Statholdergaarden is a fine old building at the crossroads of Rådhusgate/Kirkegate in Kvadraturen, the heart of Oslo. The house dates from 1640 and was built for Peter Gruner, Master of the Mint.
At the end of the 1600s, the governor Ulrik Fredrik Gyldenløve moved into the house and lived there for 20 years. It was at this time that the foundations were laid for all the festivities that are still held in Statholdergaarden today.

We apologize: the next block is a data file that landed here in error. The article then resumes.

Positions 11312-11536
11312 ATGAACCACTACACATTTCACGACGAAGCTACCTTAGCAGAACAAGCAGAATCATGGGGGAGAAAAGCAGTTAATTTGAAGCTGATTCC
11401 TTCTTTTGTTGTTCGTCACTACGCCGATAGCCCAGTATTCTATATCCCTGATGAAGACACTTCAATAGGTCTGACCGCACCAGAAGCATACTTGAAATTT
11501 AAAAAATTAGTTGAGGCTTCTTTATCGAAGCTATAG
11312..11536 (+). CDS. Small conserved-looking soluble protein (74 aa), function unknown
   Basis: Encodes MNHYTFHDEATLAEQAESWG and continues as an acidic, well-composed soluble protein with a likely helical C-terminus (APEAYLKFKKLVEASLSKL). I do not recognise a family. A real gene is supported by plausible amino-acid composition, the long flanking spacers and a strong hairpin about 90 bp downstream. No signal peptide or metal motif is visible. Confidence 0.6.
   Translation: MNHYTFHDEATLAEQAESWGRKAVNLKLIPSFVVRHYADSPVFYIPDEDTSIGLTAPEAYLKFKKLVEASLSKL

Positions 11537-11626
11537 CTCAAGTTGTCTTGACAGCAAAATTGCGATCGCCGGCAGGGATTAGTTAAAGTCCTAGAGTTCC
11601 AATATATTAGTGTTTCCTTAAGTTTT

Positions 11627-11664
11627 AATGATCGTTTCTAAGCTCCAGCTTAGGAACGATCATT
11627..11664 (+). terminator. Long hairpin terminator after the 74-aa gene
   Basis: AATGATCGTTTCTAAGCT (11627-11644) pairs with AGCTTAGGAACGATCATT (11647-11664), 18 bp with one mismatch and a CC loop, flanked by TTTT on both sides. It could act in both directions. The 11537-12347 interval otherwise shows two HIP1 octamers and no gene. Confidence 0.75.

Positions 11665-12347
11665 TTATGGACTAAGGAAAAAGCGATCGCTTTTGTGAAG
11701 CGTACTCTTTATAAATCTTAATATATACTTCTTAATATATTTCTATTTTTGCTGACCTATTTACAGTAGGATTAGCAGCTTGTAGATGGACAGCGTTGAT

The restaurant now comprises five rooms of different sizes. The largest and grandest is the Cleopatra Room. This is a corner room, and the ceiling is decorated with Northern Europe's most impressive plasterwork ceiling. This depicts Cleopatra's dramatic death as she allows a poisonous snake to bite her breast, whilst her handmaidens look on as shocked witnesses. Old Egyptian figures worked in the style of the time (1760), late baroque to early rococco, surround the ceiling.